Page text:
Engineering economics is the process of forecasting the expenses or operating costs that must be incurred to manufacture a product or to provide a service. A cost analysis takes into consideration all the expenses that are involved in designing and manufacturing a product. A professional design engineer manages manufacturing costs, which requires physical data, whereas a cost estimate engineer compiles and applies the costing data to determine the final cost of the product. Engineers preparing for the FE exam should be familiar with engineering economic equations and calculations.
Purpose of Cost Analyses
Cost analyses play a significant role in the decision-making process that an engineer makes in selecting materials, methods, tools, and facilities. An understanding of the cost-estimation process is essential to ensure that decisions are based on reliable cost analyses.
Quantity takeoff and unit costs must be reasonably accurate to finalize the actual product cost. If a product is overpriced, it will negatively affect business. It is always better to analyze competitor pricing strategies for the cost assessment of the product. Our FE exam review courses provide accounting principles and cost analyses for selecting the best alternative.
Detailed cost estimates are prepared to:
· Determine the selling price of a product to ensure profit margin
· Examine the vendor’s quotations
· Check whether the product can be manufactured in house
· Determine the most economical process to manufacture a product
· Initiate means of cost reduction in existing production facilities
· Determine standards of production performance to control costs
Cost Estimating or Costing
Costing is the process of listing all expenses incurred in various functional departments during product development. Accounting systematically records all expenses to determine the final cost of a manufactured product. The work of costing begins at the pre-planning stage and ends only after the product has been sold out or has been handed over to the project owner.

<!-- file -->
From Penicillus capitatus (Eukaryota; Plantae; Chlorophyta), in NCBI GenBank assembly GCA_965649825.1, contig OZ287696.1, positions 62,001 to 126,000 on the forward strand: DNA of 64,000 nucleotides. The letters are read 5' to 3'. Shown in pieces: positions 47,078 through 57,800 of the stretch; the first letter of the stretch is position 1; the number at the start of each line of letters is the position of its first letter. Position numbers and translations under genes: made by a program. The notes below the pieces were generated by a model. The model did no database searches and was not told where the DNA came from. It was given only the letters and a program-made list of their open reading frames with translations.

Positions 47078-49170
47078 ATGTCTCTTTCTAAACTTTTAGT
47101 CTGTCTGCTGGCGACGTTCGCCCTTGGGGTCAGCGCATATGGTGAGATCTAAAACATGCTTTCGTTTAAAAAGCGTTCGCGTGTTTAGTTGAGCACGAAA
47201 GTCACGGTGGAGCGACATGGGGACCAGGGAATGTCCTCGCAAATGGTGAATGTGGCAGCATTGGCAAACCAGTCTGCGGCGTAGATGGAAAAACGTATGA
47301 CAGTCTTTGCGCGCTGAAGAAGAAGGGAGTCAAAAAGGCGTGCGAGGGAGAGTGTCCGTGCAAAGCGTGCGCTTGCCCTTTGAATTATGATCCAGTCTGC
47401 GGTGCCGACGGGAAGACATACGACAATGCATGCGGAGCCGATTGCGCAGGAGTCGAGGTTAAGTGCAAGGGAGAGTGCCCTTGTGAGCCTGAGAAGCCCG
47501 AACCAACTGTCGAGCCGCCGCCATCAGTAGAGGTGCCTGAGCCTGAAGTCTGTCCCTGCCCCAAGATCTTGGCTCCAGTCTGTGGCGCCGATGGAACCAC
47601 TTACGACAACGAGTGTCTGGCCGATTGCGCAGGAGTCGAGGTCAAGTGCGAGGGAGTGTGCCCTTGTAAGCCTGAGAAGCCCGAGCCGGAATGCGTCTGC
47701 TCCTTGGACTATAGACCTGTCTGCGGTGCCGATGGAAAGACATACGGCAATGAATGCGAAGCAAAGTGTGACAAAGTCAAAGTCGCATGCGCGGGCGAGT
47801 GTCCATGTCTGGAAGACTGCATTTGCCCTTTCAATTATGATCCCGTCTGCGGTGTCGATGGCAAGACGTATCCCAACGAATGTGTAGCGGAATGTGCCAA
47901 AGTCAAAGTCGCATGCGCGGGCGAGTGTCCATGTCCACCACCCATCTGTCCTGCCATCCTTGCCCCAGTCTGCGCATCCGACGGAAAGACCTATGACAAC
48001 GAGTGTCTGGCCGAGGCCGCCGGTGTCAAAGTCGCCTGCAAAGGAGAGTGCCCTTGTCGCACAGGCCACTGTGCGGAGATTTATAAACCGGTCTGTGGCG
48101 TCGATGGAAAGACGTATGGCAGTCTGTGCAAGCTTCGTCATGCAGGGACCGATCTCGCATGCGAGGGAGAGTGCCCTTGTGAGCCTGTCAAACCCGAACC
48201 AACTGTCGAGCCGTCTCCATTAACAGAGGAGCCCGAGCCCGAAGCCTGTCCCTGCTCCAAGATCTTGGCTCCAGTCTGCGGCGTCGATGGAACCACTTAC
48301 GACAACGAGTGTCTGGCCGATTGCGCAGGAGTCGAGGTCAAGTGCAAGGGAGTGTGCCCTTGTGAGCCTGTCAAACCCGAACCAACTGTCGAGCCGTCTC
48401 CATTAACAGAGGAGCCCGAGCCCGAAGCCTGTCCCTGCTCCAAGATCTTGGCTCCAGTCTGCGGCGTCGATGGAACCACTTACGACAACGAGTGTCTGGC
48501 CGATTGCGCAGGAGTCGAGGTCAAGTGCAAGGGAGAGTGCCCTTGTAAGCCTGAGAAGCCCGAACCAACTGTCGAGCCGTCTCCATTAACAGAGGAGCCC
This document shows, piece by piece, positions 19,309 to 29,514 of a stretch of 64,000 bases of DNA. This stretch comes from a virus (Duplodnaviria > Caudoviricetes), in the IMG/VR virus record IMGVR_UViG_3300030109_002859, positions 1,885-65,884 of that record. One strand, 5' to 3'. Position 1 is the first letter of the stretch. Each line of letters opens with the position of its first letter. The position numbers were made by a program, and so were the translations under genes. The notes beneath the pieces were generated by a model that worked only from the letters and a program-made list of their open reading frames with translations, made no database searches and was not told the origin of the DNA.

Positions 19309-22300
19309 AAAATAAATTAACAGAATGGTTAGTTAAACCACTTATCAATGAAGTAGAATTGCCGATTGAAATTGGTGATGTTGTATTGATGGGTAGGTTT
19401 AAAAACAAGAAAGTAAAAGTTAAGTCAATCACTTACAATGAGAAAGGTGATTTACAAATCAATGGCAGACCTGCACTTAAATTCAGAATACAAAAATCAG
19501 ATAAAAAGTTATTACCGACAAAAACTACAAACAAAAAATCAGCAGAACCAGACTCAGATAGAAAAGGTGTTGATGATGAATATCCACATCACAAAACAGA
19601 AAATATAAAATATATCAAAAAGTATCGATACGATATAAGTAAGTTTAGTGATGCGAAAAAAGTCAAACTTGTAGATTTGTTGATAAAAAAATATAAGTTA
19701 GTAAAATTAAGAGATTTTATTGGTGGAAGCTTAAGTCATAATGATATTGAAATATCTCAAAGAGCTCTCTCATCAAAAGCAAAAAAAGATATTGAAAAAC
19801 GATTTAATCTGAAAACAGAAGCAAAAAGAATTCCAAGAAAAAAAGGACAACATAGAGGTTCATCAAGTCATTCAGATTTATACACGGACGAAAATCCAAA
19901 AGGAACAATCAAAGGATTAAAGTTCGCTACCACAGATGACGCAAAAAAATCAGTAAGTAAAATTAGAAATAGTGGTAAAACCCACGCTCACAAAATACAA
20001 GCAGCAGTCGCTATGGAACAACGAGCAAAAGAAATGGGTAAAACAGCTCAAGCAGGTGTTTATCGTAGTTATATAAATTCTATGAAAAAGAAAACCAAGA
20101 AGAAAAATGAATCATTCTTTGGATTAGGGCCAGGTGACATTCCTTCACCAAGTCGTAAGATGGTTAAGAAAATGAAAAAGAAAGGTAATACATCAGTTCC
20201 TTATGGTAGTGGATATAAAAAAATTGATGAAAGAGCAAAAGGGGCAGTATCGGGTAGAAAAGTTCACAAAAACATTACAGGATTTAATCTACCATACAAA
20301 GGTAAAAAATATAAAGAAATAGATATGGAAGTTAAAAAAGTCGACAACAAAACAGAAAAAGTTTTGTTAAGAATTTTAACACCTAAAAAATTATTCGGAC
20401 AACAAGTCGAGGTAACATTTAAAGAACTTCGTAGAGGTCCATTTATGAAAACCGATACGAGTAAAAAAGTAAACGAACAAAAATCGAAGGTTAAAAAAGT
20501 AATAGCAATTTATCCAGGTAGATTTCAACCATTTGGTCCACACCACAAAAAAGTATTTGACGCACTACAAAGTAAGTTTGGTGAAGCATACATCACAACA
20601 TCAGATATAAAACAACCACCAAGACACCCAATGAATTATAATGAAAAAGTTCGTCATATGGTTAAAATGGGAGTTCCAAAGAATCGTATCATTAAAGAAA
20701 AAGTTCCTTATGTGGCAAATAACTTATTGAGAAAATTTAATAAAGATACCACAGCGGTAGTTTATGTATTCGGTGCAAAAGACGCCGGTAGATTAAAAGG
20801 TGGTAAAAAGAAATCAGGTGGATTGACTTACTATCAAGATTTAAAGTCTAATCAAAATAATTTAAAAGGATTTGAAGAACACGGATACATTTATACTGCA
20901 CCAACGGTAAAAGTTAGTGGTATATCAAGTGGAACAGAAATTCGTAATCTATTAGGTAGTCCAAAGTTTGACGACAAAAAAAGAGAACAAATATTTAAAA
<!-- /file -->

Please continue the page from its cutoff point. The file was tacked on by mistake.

Purpose of costing:
· To compare the actual cost with the estimated cost to understand whether the estimate had been realistic or not
· To find undesirable expenses that require corrective measures
· To change the selling price due to variations in material cost or labor cost
· To find the reasons for a loss or profit
· To formulate policies and plans for bidding on a new job
Differences between estimating and accounting:
· Estimating is the determination of the anticipated or probable cost of a product before production, whereas accounting is done only after production of the product has been completed
· Estimating is a highly technical job since the estimator should be well versed in factory methods, operation times etc. Costing consists of compiling data by an accountant
· Estimating provides predicted or standard costs; accounting gives actual costs
The above topics are covered in undergraduate engineering courses, but there is an opportunity to review the basics of estimating and accounting with School of PE’s Fundamentals of Engineering exam review courses.